Why Tech Disruption Knows No Global Borders

The U.S. may be the undisputed heavyweight of tech. But don’t underestimate the rest of the world. In recent years, a growing array of countries—including the UK, Ireland, Japan, India, Israel and South Korea—have emerged on the global radar. Today, great ideas and disruptive business models come from just about everywhere.

After spending a week touring startup technology companies in France, it’s apparent that the tech environment is changing. There, tech incubators, accelerators and business hosting and development firms such as Numa, Usine and Startup 42, with support from the French government and venture capital, have spawned a wave of successful companies, including intercity ride sharing firm BlaBlaCar and one-stop train ticketing company Captain Train. For example, the former is now valued at about $1.6 billion. It has 25 million members in 22 countries.

France, like many countries, is serious about becoming a world-class player. The digital sector in the country is currently growing at a 2.6 percent annual rate. More importantly, foreign investment in France is increasing by about 12 percent a year. France is also investing approximately €20 billion to build out minimum 100-megabyte broadband across the entire country—from the Alps to the ocean and villages between—while radically upgrading mobile capabilities. By 2021, “We expect France to be the most connected country in Europe,” said Axelle Lemaire, of the French Ministry of State for Digital Affairs.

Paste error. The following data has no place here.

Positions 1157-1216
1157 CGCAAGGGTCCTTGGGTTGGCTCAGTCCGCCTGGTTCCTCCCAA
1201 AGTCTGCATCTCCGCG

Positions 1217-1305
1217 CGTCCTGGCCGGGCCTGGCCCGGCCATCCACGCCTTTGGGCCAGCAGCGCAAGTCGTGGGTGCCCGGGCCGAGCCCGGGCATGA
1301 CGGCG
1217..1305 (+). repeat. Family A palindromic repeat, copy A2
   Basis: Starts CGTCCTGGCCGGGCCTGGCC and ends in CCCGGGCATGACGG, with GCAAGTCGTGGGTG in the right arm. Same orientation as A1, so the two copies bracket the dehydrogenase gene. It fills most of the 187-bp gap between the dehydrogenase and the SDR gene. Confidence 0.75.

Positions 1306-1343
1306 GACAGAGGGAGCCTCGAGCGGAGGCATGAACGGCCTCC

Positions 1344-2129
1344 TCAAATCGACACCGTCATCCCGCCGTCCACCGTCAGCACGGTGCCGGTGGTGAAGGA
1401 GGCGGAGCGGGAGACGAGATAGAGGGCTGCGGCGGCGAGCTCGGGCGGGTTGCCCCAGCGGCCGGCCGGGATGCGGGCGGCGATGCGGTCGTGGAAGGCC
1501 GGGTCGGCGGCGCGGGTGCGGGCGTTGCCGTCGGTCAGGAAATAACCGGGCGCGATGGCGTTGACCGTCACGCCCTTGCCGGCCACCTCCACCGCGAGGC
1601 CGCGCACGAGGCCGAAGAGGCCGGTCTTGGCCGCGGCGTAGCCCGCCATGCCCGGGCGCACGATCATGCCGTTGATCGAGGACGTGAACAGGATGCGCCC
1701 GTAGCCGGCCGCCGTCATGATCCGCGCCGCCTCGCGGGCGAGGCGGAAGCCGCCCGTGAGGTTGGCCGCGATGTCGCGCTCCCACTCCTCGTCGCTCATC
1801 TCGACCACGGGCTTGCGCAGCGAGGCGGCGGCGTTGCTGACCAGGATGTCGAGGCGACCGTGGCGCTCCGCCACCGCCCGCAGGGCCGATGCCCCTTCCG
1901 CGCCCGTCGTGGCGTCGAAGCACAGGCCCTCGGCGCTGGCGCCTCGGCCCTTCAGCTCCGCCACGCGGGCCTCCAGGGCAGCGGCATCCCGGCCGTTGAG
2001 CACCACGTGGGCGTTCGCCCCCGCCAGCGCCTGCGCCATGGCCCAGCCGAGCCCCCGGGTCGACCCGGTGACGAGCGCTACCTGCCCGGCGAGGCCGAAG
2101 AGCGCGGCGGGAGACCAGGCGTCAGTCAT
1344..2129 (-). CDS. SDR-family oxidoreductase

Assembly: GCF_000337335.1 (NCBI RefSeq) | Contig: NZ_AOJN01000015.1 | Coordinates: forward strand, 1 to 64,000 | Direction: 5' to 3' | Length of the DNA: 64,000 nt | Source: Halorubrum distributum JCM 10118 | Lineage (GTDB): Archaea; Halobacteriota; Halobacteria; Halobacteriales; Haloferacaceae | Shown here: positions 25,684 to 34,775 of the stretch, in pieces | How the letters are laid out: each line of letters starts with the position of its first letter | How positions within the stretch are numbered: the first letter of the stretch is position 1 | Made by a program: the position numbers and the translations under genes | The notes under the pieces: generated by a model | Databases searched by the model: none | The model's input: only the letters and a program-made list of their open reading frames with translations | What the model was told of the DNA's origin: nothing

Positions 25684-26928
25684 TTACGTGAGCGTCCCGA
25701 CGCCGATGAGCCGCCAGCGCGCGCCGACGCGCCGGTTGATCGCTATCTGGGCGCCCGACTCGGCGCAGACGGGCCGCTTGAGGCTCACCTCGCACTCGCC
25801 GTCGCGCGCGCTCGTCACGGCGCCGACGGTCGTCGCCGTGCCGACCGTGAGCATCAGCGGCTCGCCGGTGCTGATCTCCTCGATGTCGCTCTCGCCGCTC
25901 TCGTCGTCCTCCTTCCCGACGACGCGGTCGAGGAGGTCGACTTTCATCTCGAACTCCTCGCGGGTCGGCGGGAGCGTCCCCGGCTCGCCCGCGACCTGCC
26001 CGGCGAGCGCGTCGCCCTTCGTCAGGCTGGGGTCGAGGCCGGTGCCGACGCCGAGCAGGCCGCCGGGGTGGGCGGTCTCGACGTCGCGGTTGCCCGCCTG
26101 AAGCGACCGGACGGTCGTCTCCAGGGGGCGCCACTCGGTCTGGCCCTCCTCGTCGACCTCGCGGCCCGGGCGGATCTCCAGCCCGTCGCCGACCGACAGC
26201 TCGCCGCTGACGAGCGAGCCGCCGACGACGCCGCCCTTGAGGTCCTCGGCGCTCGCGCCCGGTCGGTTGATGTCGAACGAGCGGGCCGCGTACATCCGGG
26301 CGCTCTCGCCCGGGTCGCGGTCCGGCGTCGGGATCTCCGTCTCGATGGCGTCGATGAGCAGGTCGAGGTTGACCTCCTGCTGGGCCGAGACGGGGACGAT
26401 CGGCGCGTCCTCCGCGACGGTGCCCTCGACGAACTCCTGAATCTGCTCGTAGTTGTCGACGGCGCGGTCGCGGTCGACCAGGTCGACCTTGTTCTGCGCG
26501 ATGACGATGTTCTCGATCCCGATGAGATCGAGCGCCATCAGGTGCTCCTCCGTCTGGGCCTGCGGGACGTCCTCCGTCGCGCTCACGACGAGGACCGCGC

Meanwhile, countries like Finland, Colombia, Chile, Mexico and Lithuania are becoming formidable global startup tech centers.

CIOs and other business executives face a new reality: we live in a rapidly changing world and IT opportunities now extend beyond the R&D lab or across a partner network. Already, about 45 percent of Fortune 500 firms participate in open innovation programs that partner with small entrepreneurial startups (the figure is a whopping 92 percent in France). These small companies gain access to capital and corporate discipline while these enterprises get back in touch with their entrepreneurial inner self.

Although it’s important to protect intellectual property within these arrangements, it’s also necessary to step outside the now obsolete concept of hoarding all thinking, information and data. We have entered a new era where collaboration and transparency rule. Organizations that buck the trend may find themselves increasingly isolated—and eventually disrupted.

Within this increasingly entrepreneurial framework, CIOs must think about new and different types of partnerships—such as open innovation programs—that span companies and countries. Yet it’s also important to understand the types of crazy and incredible ideas that are streaming out of startups everywhere. This may lead to new ways of thinking about business and technology. It is the essence of innovation.

Samuel Greengard
Samuel Greengard
Samuel Greengard writes about business, technology and other topics. His book, The Internet of Things (MIT Press) was released in the spring of 2015.

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